John Cooper Clarke, Mike Garry : Belfast : Live review

John Cooper Clarke

Mike Garry

Belfast

Nov 4th 2012

Live Review

 

We are sat back stage with a herd of poets, or a gaggle of wordsmiths or a shoal of prose botherers or however you want to call it. To be honest its not a room but a backstage caravan and it’s not a room full of machine gun prose merchants, it’s just the two of them. Aided and abetted by the legendary Clash tour manager Johnny Green and to be honest that’s all you are going to need.

 

Mike Garry is the latest word merchant from Manchester and hes the support on this tour, more on him later because it’s John Cooper Clarke who is holding court.

 

The great John Cooper Clarke understands one of the key unwritten rules of rock n roll- that you got to dress like you talk and walk the dandy walk and his stick thin frame is crammed into a typically idiosyncratic clothes collage.

 

He looks fantastic, the last of the Englsih dandies, with his fine head of bird’s nest hair exploding like a wild tangled mane of outgrown Dylan that has got so outrageous that it resembles the forestry that sat on the late and great Johnny Thunders head when he zig zagged across the Old Grey Whistle Test in 1973. Many at the time thought such a mane would never be bettered but it has tonight in a follicle mushroom cloud that frames Cooper Clarke’s distinctive features.

 

His stick thin legs are encased in skin tight black pants and he has a cool mod jacket on, a genteleman’s scarf and this brilliant pair of snakeskin boots with Cuban heals spitting attitude. The best of all he has brought his gob and is laying out the wisdom with an endless surreal stream of lines and quotations that are a mixture of his sheer inteligence and idiosyncratic take on life. He tells us about knowing Mark Smith since the Fall frontman was 13 and his morher own the local post office and how Smith looks on him as an uncle type figure, he tells us about Plato, Stanley Mathews, ballroom rock n roll and he talks politics, more rock n roll and the beats and he is as funny as fuck.

 

And he has not even gone on the stage yet!

 

In the meantime Mike Garry is up there winning over new fans with his sharply observed poems and his off the cuff ad libs that talk about life and the human experience with an innate inteligence and a deadly certainty. Mike has been around ages years in Manchester and for the poet laureate of the rainy city, on this showing, national acceptance can’t be far off. His St Anthony poem about Tony Wilson is funny, moving, clever and quite brilliant.

 

You must listen to it.

 

Now.

 

Cooper Clarke has had his ups and downs but his now ona fast forward super up on this endless tour- an endless victory parade in one of those rare heart warming cases when the talent actually gets the acceptance. He burst onto the scene in punk era Manchester as the Salford bard and was dubbed the punk poet because of his rapid fire, speed driven, monologues that were faster than the Ramones and without the aid of a fuzz box. e wad the only poet ever you could pogo to and his brilliant words had their own insane logical and adrenalin that still sound thrilling to this day.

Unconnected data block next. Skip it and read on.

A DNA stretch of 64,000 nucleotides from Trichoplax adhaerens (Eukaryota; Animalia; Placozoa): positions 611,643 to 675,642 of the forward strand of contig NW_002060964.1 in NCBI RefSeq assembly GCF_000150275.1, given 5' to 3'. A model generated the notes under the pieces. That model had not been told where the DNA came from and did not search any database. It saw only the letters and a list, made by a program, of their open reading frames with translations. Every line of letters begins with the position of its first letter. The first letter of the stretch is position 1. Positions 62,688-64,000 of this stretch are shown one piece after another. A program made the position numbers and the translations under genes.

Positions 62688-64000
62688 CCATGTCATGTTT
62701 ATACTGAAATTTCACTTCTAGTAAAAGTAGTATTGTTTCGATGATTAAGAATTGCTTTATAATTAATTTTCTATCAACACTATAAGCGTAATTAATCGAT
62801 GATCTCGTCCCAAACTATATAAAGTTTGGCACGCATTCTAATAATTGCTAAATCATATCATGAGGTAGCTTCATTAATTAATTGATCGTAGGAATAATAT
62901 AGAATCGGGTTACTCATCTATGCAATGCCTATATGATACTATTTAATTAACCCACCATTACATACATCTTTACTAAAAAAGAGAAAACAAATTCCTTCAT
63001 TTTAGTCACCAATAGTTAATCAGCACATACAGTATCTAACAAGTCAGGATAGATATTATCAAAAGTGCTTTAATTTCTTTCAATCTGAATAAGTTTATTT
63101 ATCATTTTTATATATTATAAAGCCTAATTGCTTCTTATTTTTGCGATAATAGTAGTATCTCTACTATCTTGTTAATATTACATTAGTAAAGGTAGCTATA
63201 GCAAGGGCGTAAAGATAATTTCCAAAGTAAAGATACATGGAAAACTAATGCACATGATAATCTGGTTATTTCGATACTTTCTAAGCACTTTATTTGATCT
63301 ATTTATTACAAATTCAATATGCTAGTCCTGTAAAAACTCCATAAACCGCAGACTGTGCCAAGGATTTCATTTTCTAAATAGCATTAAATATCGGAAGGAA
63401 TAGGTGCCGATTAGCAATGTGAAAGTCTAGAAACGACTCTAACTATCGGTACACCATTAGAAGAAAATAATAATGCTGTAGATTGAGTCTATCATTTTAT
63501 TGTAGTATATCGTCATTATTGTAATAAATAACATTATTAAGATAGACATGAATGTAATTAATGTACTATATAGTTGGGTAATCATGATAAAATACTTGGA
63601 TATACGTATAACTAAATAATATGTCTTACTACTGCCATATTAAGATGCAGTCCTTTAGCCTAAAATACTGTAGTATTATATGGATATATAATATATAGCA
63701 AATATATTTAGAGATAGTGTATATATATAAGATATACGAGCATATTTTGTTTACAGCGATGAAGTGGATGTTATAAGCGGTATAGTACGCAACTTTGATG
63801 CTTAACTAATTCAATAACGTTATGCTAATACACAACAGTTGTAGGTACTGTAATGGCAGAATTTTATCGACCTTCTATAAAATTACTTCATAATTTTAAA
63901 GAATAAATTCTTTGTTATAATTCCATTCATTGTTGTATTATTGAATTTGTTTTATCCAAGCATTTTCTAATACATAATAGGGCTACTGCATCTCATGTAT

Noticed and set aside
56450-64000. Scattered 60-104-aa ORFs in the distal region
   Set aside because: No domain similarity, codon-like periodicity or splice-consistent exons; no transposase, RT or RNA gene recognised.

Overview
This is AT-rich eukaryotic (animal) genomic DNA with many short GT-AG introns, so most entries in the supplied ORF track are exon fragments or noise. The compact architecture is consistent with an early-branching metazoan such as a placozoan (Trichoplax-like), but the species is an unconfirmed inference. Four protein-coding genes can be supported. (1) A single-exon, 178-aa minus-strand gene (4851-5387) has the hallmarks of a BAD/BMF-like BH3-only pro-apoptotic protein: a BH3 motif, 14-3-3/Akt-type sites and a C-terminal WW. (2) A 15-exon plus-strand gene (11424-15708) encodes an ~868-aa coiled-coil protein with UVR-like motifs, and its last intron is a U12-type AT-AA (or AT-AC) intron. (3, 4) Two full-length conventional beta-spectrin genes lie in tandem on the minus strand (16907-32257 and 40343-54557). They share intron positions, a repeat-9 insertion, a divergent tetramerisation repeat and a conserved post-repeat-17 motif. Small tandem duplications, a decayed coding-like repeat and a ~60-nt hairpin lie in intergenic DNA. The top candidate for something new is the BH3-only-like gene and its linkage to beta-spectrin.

His roots, though, go back so much further. Obviously a Dylan freak, he has gone deeper than that and has the surreal touch of prime time Alan Ginsberg and also the fastest man alive word spiel of the great beat hero Neal Cassady rapping at an acid test or driving the Kesey magic bus.

 

Mash that up with an acerbic northern soul- a smokey club comic with a sharp and surrela eye for the observation of the decay of the real city and the sharp as fuck cynicism of someone who is wide awake criss crossed with the stand up’s sense of humour and you have something utterly unique.

 

Cooper Clarke may have come out of punk but he makes perfect sense now. His set these days is a mixture of old classic poems and rants and lots of new poem material which he delivers from sheets of paper, sometimes unable to read his own hand writing. In the professional world of showbiz this should not workbut the more he gets his sheets of paper out the better it seems. It feels like you are right in there watching him come up with his brilliant creations with him endlessly pacing his bedist or the cosmos or wherever he rests that incredible thatch and the words just pouring out of him.

 

He also does a neat line in stand up, telling terrible jokes that are utterly hilarious and ad libbing whole bizarre takes on life. He somehow does all this for an amazing hour and a half but he could be up their forever, the company of John Coper Clarke never gets boring.

 

Later on we all go out for a meal, in this really cool jazz cafe in Beflast, the poet with the Moët gets up and sings with the band. He deals out several jazz standards in a great smokey, lived in voice, he is the monster munch Sinatra, the Salford surrelaist who tells the truth behind a rapid delivery of hilarious yet profound northern vowels and the dapper deliverer of Vegas rat pack classics and the coolest man in town.

 

 

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